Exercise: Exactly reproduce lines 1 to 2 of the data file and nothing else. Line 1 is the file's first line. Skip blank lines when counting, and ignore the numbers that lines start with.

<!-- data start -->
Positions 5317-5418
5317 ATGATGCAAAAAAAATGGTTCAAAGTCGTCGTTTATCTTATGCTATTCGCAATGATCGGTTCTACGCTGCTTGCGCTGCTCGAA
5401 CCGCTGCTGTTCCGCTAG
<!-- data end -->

Positions 5317-5418
5317 ATGATGCAAAAAAAATGGTTCAAAGTCGTCGTTTATCTTATGCTATTCGCAATGATCGGTTCTACGCTGCTTGCGCTGCTCGAA